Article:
When deploying automated decision-making systems (ADMS) in the public sector, individual and societal trust in public authorities should be the ultimate benchmarks. Given the unique context in which public authorities act, the use of ADMS must be accompanied by a systematic assessment of potential ethical implications, ensuring transparency and accountability vis-à-vis those affected.
In the present report, we first outline the ethical foundation of our approach, from which specific questions for the evaluation of ADMS are derived. If the goal is to uphold the principles of harm prevention, autonomy, justice and fairness, and beneficence, there is no way around guaranteeing transparency, control, and accountability. The latter are not goals in themselves but unavoidable means toward guaranteeing an ethical use of ADMS in the public sector and for ensuring accountability. Based on that, we introduce a two-stage impact assessment procedure. It enables a triage of ADMS, indicating whether a system must be subject to additional transparency requirements. If this is the case, public authorities must provide a comprehensive transparency report. Lastly, we illustrate the use of the impact assessment tool by way of a fictional example.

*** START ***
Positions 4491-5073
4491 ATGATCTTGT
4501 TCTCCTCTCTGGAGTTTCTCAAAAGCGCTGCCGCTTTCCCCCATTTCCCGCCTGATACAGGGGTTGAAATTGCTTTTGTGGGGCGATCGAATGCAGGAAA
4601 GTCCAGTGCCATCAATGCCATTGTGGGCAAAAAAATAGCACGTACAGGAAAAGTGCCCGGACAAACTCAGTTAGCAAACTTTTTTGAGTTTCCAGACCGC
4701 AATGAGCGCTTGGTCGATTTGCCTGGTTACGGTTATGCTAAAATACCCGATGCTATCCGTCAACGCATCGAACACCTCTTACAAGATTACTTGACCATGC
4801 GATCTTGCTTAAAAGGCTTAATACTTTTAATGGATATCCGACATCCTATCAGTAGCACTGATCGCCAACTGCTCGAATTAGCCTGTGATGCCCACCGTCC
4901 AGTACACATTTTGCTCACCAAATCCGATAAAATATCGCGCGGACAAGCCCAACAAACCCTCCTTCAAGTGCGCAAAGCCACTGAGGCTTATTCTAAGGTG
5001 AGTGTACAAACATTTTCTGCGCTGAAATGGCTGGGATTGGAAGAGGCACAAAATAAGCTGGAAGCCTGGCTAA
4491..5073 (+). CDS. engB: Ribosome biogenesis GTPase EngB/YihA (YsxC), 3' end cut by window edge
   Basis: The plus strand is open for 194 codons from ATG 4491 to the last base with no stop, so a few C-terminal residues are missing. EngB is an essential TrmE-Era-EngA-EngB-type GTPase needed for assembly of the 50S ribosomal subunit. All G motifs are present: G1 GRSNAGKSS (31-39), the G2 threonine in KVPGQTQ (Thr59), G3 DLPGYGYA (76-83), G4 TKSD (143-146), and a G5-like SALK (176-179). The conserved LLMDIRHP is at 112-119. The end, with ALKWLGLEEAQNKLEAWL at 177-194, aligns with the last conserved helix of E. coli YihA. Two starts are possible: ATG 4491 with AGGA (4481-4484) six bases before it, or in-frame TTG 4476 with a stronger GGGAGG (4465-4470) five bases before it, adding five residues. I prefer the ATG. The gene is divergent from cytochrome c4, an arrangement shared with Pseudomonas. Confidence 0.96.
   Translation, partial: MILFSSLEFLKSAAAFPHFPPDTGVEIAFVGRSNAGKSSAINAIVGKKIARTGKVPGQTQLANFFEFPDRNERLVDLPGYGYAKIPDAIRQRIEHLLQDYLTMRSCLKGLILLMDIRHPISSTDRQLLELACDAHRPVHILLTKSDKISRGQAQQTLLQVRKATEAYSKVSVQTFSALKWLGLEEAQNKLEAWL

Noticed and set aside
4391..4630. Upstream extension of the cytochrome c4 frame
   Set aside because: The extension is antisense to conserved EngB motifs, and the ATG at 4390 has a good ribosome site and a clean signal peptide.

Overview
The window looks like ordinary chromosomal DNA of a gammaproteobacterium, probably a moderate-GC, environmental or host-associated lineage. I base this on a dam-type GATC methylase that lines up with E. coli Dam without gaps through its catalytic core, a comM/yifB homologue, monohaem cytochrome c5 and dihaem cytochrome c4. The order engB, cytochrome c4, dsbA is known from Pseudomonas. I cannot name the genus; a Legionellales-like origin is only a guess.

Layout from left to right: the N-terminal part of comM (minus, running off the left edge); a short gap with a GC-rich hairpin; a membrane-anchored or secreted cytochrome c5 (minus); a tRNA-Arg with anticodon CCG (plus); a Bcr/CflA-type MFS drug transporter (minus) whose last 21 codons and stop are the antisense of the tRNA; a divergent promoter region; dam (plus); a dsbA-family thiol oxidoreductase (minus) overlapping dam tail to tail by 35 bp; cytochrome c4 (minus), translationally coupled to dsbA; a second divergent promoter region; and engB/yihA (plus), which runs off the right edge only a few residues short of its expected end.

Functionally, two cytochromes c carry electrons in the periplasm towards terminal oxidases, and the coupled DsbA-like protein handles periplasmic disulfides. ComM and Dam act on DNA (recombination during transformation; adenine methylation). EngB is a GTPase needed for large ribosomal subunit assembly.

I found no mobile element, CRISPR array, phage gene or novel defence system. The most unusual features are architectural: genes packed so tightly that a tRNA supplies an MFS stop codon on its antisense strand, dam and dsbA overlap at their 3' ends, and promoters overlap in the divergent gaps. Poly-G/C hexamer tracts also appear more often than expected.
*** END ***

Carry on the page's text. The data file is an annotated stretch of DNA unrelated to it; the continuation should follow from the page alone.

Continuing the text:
The Impact Assessment Tool is a result of the study «Einsatz Künstlicher Intelligenz in der Verwaltung: rechtliche und ethische Fragen» (in German), on behalf of the Canton of Zurich. This was a collaboration of Prof. Dr. Nadja Braun Binder (University of Basel) and her team and AlgorithmWatch.